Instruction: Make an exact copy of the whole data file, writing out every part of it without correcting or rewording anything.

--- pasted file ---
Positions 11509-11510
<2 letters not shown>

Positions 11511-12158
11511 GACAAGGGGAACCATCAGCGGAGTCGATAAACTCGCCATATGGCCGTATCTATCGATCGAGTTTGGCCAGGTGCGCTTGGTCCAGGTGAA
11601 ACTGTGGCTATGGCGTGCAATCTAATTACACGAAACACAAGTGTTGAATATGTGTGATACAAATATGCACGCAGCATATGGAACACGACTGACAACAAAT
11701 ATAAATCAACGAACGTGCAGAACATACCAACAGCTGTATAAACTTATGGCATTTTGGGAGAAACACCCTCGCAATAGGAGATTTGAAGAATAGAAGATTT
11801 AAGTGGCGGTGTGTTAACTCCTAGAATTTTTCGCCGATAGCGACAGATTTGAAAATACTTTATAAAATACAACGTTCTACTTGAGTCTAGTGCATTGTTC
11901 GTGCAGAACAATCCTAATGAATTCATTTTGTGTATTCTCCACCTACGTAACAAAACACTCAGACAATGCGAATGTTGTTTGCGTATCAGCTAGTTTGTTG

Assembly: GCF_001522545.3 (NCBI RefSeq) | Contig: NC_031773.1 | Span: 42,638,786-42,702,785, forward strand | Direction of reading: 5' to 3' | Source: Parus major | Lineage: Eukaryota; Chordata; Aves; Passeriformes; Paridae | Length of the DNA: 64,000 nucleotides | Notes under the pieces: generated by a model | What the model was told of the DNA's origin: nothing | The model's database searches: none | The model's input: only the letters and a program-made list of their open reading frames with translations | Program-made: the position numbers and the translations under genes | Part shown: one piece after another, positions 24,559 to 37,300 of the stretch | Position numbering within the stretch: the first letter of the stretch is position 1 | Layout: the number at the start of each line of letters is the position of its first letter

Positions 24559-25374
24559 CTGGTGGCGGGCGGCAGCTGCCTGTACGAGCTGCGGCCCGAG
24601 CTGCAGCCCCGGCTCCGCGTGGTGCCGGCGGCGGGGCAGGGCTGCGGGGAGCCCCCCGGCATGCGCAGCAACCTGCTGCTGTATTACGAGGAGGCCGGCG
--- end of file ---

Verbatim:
Positions 11509-11510
<2 letters not shown>

Positions 11511-12158
11511 GACAAGGGGAACCATCAGCGGAGTCGATAAACTCGCCATATGGCCGTATCTATCGATCGAGTTTGGCCAGGTGCGCTTGGTCCAGGTGAA
11601 ACTGTGGCTATGGCGTGCAATCTAATTACACGAAACACAAGTGTTGAATATGTGTGATACAAATATGCACGCAGCATATGGAACACGACTGACAACAAAT
11701 ATAAATCAACGAACGTGCAGAACATACCAACAGCTGTATAAACTTATGGCATTTTGGGAGAAACACCCTCGCAATAGGAGATTTGAAGAATAGAAGATTT
11801 AAGTGGCGGTGTGTTAACTCCTAGAATTTTTCGCCGATAGCGACAGATTTGAAAATACTTTATAAAATACAACGTTCTACTTGAGTCTAGTGCATTGTTC
11901 GTGCAGAACAATCCTAATGAATTCATTTTGTGTATTCTCCACCTACGTAACAAAACACTCAGACAATGCGAATGTTGTTTGCGTATCAGCTAGTTTGTTG

Assembly: GCF_001522545.3 (NCBI RefSeq) | Contig: NC_031773.1 | Span: 42,638,786-42,702,785, forward strand | Direction of reading: 5' to 3' | Source: Parus major | Lineage: Eukaryota; Chordata; Aves; Passeriformes; Paridae | Length of the DNA: 64,000 nucleotides | Notes under the pieces: generated by a model | What the model was told of the DNA's origin: nothing | The model's database searches: none | The model's input: only the letters and a program-made list of their open reading frames with translations | Program-made: the position numbers and the translations under genes | Part shown: one piece after another, positions 24,559 to 37,300 of the stretch | Position numbering within the stretch: the first letter of the stretch is position 1 | Layout: the number at the start of each line of letters is the position of its first letter

Positions 24559-25374
24559 CTGGTGGCGGGCGGCAGCTGCCTGTACGAGCTGCGGCCCGAG
24601 CTGCAGCCCCGGCTCCGCGTGGTGCCGGCGGCGGGGCAGGGCTGCGGGGAGCCCCCCGGCATGCGCAGCAACCTGCTGCTGTATTACGAGGAGGCCGGCG